Studs Terkel

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Louis "Studs" Terkel (May 16, 1912 – October 31, 2008) was an American author, historian, actor, and broadcaster. Turkel received the Pulitzer Prize for General Non-Fiction in 1985 for "The Good War".

He is well known for his oral histories of everyday Americans, and for his long-running Chicago radio show.

Life and works

Terkel was born May 16, 1912.[1] He was born Louis Terkel to Russian-Jewish immigrants in New York City, a tailor and a circus performer, but he moved to Chicago at age eight, where his family operated a rooming house.[2] He received a law degree from the University of Chicago law school, but rather than practice law, he worked as a concierge, then joined a theater group, then worked doing miscellaneous radio tasks on Chicago's WFMT.[3] From 1949 to 1953, he performed a radio show called "Studs' Place," about a greasy-spoon diner, but his show was blacklisted and taken off the air. He returned to radio in 1958 with "The Studs Terkel Show," where he interviewed such famous musicians as Bob Dylan and Leonard Bernstein.[4]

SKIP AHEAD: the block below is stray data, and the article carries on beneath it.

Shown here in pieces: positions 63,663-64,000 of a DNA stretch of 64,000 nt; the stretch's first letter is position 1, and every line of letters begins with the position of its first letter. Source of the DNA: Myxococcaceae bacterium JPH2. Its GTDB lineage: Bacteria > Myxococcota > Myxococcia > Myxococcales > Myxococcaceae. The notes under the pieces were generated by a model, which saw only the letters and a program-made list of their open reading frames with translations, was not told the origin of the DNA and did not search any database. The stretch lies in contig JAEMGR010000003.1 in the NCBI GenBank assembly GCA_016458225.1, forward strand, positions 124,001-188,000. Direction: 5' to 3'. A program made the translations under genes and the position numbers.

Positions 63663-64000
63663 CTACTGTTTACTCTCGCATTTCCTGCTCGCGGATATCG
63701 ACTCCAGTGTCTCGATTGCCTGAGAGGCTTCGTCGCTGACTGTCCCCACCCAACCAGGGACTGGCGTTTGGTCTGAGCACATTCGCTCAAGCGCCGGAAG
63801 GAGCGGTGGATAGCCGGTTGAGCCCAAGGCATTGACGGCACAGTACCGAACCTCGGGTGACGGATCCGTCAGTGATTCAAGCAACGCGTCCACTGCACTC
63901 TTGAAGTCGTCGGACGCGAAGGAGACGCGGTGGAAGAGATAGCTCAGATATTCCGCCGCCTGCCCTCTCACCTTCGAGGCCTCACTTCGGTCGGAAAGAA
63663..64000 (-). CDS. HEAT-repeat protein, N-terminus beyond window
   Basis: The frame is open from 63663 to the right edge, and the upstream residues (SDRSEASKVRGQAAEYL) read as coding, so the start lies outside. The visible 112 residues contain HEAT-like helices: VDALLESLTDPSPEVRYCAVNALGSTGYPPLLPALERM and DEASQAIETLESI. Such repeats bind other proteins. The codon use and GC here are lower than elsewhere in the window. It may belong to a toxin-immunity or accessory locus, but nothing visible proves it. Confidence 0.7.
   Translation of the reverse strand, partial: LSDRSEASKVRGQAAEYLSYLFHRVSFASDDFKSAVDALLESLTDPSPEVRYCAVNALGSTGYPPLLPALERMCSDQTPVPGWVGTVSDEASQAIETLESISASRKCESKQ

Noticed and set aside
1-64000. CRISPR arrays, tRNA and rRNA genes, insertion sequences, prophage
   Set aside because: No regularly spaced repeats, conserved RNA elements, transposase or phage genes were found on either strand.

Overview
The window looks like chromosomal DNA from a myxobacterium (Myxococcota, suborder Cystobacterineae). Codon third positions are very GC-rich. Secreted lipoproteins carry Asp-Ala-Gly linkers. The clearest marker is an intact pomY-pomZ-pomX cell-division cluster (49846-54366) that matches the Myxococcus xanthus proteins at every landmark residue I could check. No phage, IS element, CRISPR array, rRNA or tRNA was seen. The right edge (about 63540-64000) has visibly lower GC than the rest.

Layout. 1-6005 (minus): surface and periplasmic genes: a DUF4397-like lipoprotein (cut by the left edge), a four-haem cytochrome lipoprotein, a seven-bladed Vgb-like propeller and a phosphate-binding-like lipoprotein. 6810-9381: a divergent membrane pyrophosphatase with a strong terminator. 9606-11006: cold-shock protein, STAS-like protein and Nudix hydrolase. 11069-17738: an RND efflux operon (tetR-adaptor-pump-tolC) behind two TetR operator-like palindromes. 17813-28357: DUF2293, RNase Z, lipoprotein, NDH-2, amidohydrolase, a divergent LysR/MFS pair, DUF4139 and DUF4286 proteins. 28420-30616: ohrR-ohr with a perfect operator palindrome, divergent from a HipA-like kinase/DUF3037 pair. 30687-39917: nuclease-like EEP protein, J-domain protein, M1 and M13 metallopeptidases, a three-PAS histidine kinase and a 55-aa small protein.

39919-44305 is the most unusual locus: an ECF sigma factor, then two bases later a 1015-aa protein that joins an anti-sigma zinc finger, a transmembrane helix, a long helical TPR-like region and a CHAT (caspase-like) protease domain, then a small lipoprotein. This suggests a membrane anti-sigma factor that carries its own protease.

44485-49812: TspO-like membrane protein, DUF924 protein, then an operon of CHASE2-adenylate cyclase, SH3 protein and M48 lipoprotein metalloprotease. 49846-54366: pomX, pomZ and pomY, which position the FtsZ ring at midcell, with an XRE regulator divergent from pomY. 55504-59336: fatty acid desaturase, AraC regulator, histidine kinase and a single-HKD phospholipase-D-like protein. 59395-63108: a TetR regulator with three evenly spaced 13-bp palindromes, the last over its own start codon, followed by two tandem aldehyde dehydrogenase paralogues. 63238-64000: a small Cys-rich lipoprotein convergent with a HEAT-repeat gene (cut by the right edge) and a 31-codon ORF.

During the 1960s, he used a tape recorder to interview random people, from the unemployed to corporate executives, and he gathered these interviews in Division Street: America (1967), which was a highly praised work of oral history consisting of transcripts of conversations.[5] His other works include Hard Times: An Oral History of the Great Depression (1970), Working (1974), American Dreams: Lost and Found (1980), the Pulitzer Prize winner The Good War: An Oral History of World War II (1985), and The Great Divide: Second Thoughts on the American Dream (1988).[6]

He died on October 31, 2008, in Chicago.